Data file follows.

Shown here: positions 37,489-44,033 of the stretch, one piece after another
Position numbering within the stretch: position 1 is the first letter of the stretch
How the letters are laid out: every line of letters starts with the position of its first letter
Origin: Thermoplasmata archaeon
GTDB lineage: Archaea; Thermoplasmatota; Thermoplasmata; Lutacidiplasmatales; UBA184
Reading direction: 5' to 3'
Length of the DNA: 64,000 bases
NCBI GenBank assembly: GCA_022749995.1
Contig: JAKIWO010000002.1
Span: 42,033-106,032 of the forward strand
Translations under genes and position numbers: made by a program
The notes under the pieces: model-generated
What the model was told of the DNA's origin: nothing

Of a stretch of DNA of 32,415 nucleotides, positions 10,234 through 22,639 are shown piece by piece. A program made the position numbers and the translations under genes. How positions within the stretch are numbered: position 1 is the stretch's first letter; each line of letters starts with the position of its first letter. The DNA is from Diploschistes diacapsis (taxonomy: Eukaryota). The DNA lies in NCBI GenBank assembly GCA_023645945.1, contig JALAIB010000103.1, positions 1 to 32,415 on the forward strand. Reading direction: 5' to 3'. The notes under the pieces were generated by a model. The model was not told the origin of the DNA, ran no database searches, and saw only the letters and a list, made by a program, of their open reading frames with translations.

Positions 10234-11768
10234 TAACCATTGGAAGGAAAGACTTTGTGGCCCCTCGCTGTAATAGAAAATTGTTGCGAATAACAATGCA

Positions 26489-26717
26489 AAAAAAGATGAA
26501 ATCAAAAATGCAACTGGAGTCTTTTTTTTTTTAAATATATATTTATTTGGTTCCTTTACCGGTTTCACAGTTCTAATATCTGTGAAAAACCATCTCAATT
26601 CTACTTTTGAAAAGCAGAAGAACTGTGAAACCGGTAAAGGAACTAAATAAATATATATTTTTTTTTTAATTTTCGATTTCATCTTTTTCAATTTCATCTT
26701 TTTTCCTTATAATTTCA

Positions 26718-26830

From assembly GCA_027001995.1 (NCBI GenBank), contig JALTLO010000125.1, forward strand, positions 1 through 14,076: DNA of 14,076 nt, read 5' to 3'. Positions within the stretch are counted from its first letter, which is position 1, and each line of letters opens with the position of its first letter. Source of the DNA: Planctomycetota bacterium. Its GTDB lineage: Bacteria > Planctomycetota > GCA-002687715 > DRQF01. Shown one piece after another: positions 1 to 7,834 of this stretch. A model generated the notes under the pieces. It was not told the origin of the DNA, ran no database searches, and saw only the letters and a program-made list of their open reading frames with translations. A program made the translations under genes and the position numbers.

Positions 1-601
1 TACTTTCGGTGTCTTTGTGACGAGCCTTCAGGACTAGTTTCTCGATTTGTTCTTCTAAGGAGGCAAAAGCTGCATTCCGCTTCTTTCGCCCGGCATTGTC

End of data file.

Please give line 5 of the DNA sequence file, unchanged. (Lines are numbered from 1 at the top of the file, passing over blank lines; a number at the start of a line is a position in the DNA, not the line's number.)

GTDB lineage: Archaea; Thermoplasmatota; Thermoplasmata; Lutacidiplasmatales; UBA184